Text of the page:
There’s more to space combat in Starfarer than nearly-obsolete front-line sluggers like the Onslaught. Meet the Astral class capital-ship carrier: a modern, refined platform for supporting squadrons of small fighters and bombers such as the Dagger torpedo-bomber you can see below. Escorting the Astral is a nimble Wolf class frigate.
This Astral carrier has some top-of-the-line point defense systems on its starboard side while the port has some nasty repeating torpedo launchers. Once you get past the escorts and fighter-bomber cover, you’ll have to be sure to choose your approach carefully — and that’s before dealing with the full-coverage shield. Astral-class carriers should not be taken lightly.
What follows is a bit about how I went about designing the modern ship classes of Starfarer along with some concept sketches for the Astral and Wolf.
The Modern Style
My goal is to show visually a whole different design philosophy behind the ‘modern’ ship classes versus the ‘old’ ship classes. I should note here that these are broad categories; there are many variations within each, and these rules are just used as general design guidelines. That said, old ships like the Onslaught tend to rely on heavy armor and kinetic weapons while newer ships like the Astral and Wolf rely on (relatively) greater speed, full-coverage shields, and energy weapons.
These ‘new’ ships are sleek rather than blunt, bulbous rather than angular, and use cool bluish tones rather than warm orange-red tones like the old ships. No doubt one’s idea of what modernity looks like changes with time — why, back in the 80′s boxy stuff in ridiculously bright colors was considered modern-looking. But this is our made-up future and so long as style is a consistent indicator of what a ship design is about, the purpose will be served.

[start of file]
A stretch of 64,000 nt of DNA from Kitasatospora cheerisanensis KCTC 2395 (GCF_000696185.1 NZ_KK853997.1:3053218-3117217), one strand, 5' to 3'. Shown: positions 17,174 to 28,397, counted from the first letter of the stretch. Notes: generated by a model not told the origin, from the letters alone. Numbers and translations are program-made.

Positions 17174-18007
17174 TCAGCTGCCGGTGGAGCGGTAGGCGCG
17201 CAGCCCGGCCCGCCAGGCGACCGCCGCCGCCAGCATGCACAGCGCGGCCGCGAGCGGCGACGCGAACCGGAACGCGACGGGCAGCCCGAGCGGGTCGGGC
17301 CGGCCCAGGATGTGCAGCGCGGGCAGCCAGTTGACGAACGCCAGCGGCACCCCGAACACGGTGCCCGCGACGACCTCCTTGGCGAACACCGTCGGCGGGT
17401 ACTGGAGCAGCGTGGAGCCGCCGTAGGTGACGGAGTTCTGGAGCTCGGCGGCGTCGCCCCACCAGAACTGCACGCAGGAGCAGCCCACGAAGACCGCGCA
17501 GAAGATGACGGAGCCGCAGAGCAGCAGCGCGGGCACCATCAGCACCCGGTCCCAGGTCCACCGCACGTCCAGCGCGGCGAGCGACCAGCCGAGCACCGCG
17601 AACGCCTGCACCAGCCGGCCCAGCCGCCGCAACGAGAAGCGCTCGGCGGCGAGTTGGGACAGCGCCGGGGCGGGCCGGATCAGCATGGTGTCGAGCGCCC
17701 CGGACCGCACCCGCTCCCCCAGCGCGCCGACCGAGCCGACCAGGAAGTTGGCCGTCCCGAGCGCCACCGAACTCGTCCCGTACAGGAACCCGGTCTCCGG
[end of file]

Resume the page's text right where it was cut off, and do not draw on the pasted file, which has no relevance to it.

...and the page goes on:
(click to view full size)
This was one of the very first ships I drew for Starfarer, so I wasn’t quite as sure how to approach it as I was for later designs. For example, I noticed just now that I neglected to leave open slots for weapon hardpoints and turrets! Oops. Anyway, I went for a forward-oriented design with converging lines to get an aggressive ‘hunter’ look.
(click to view full size)
I’m not sure quite why, but the Astral design is what immediately came to mind upon being asked to draw a space-carrier. I just like the idea of all these open bays and launching strips protected by arms bristling with point-defense systems and sensor arrays. The asymmetrically mounted tower-like bridge is a clear nod to real-life naval aircraft carriers.
Funny thing for pixel art, a rather large amount of this ship was painted using soft brushes then touched up afterward pixel-by-pixel — well, not in a strict sense, as I switched between tools quite often. Doubtless this mixed approach drives very traditional pixel artists nuts, but I revel in that! And honestly, this rounded, bulbous style demands, well, modern drawing tools. Could you imagine doing all those curves and shaded areas by hand, pixel by pixel? It’d be miserable! But then I say that and the next minute I’m drawing swathes of ridiculously detailed pipework, like all that you can see around the engines at the back (which you can see on the Onslaught as well). Thing is, I really really like drawing ridiculously detailed pipework for some reason.
Everyone has a thing they like to do that no one else likes, right?
The Final Sprites
Along with a Dagger torpedo-bomber sans torpedo ( …not a thing you want to just leave lying around…) , for your viewing pleasure: